by Sydney Piggot, Director of Programs and Projects, YWCA Canada
Taking part in the Inter-Council Network’s recent discussion on public engagement and global citizenship education reinforced to me how interconnected we are, despite being at home for weeks on end. Panelists and participants joined us from across Canada and around the world to talk about what it means to do this work during a paradigm shift caused not only by the coronavirus pandemic, but also by the rise in awareness of the injustices that so many communities are facing right now. Whether it is state violence against Black and Indigenous people, gender-based violence, or lack of access to Internet and technology, there is no doubt that people have woken up to the realities of those who are made vulnerable. In this context, public engagement and global citizenship education becomes even more important, but how do we make sure that the spaces we create are inclusive, accessible, and centre the voices of those most affected by these inequities?
Having this opportunity to share my ideas and learn from the incredible panelists who joined me was so valuable in answering this question. Each person’s perspective and experiences made our collective solutions richer. The three key messages I left participant with are
Give credit where credit is due. Social movements do not grow overnight. As educators and advocates, it is important to know our roots and acknowledge them. By building upon the incredible work of those who came before us and those who work alongside us, we make these movements stronger.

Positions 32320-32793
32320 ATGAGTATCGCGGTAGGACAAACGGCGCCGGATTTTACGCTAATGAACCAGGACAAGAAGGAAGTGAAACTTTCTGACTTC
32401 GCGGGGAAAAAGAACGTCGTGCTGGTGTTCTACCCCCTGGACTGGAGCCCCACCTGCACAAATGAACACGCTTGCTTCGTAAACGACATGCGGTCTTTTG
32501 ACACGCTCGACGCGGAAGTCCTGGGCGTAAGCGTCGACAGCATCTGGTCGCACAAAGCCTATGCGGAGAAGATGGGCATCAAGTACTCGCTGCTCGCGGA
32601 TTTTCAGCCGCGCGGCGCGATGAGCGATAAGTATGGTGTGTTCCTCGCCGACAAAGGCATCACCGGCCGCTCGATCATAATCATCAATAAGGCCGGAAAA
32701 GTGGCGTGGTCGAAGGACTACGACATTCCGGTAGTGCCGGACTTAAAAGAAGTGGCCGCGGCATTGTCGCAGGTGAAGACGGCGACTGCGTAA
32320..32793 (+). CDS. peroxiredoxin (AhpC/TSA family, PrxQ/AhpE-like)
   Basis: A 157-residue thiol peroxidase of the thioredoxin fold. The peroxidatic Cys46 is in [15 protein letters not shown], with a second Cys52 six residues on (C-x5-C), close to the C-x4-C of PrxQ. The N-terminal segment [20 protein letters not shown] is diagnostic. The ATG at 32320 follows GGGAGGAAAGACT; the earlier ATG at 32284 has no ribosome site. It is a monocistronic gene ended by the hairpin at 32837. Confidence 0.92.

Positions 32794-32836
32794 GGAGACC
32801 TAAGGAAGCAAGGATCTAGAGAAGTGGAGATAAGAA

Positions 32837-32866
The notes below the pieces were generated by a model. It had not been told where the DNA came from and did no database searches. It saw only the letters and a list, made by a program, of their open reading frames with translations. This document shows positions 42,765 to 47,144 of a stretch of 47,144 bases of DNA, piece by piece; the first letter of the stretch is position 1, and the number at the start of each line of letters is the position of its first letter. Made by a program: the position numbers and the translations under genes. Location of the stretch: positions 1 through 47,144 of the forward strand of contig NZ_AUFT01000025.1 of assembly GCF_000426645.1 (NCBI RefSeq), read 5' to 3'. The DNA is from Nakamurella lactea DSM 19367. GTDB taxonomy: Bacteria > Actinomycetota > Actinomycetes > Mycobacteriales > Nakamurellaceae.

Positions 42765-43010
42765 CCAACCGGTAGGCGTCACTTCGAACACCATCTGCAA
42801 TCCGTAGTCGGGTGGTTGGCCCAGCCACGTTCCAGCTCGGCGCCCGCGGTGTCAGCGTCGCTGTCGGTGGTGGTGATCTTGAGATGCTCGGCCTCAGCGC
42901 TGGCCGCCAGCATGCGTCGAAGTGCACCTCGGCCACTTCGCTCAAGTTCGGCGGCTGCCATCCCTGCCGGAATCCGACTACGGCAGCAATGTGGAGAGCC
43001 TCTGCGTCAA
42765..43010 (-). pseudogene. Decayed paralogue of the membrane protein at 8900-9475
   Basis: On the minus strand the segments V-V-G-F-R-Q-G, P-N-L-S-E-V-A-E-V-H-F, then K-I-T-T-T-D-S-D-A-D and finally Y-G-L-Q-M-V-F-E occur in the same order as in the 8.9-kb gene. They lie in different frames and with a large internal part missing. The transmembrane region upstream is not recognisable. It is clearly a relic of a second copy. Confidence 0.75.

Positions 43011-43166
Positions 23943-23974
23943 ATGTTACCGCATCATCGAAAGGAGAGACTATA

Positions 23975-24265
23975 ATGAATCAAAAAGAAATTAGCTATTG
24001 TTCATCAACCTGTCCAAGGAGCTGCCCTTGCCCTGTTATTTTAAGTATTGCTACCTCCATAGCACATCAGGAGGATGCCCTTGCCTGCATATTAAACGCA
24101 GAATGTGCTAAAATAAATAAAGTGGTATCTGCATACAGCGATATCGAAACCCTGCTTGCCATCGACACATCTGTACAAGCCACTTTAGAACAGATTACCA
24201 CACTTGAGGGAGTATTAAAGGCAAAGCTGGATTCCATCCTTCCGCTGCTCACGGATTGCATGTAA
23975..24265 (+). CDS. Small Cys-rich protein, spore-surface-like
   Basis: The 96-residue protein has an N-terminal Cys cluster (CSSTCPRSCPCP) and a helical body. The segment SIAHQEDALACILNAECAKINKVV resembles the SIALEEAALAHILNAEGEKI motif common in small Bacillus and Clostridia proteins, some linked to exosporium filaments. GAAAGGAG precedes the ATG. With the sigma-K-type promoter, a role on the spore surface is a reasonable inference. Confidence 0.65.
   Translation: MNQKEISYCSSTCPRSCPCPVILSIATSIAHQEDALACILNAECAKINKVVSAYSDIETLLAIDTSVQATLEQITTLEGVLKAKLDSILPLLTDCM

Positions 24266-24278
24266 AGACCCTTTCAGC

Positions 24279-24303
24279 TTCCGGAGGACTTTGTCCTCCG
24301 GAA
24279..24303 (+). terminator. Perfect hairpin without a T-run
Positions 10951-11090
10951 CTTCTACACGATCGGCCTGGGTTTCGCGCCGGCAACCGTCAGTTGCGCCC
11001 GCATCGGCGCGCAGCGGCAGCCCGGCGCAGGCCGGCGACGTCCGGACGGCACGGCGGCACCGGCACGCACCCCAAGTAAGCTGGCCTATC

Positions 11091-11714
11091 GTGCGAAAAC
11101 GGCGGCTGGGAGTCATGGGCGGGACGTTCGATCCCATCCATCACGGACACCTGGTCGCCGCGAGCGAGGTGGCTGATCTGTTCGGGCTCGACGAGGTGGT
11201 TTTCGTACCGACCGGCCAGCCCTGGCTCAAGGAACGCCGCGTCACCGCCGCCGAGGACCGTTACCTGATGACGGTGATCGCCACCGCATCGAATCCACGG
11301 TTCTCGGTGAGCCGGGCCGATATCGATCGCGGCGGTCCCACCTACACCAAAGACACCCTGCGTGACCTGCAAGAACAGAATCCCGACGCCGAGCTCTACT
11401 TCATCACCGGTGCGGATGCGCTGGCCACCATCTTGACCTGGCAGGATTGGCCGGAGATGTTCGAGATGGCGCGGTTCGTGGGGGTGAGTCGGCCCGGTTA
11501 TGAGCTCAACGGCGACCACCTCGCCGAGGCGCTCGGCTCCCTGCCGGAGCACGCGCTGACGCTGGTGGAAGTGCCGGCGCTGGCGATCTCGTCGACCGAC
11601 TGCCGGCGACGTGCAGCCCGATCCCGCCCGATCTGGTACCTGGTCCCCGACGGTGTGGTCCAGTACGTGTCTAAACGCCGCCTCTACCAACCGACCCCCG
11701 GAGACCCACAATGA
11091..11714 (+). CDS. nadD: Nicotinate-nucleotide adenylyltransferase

Ask yourself: Who is not able to be here? As we shift more and more to online spaces to conduct our work, we must make an effort to understand how the spaces are inaccessible or unsafe for many. The digital world is a mirror of the physical world and replicates the same systems of oppression that exclude so many communities. We need to continue to address these inequities–like poverty, racism, colourism, transphobia, homophobia, ableism, etc.–as much online as we do in person.
Take the time to educate yourself first. Our environment is changing quickly and what we may have accepted as “normal” a few months ago is no longer our reality. Before we attempt to educate others, we need to educate ourselves by listening to the experiences of those most impacted by injustice. We need to make a concerted effort to address needs as they are presented to us by those with lived experience, and not based on our assumptions about what works best.
I’m looking forward to seeing these solutions in practice and continuing to learn how to do public engagement and global citizenship education better.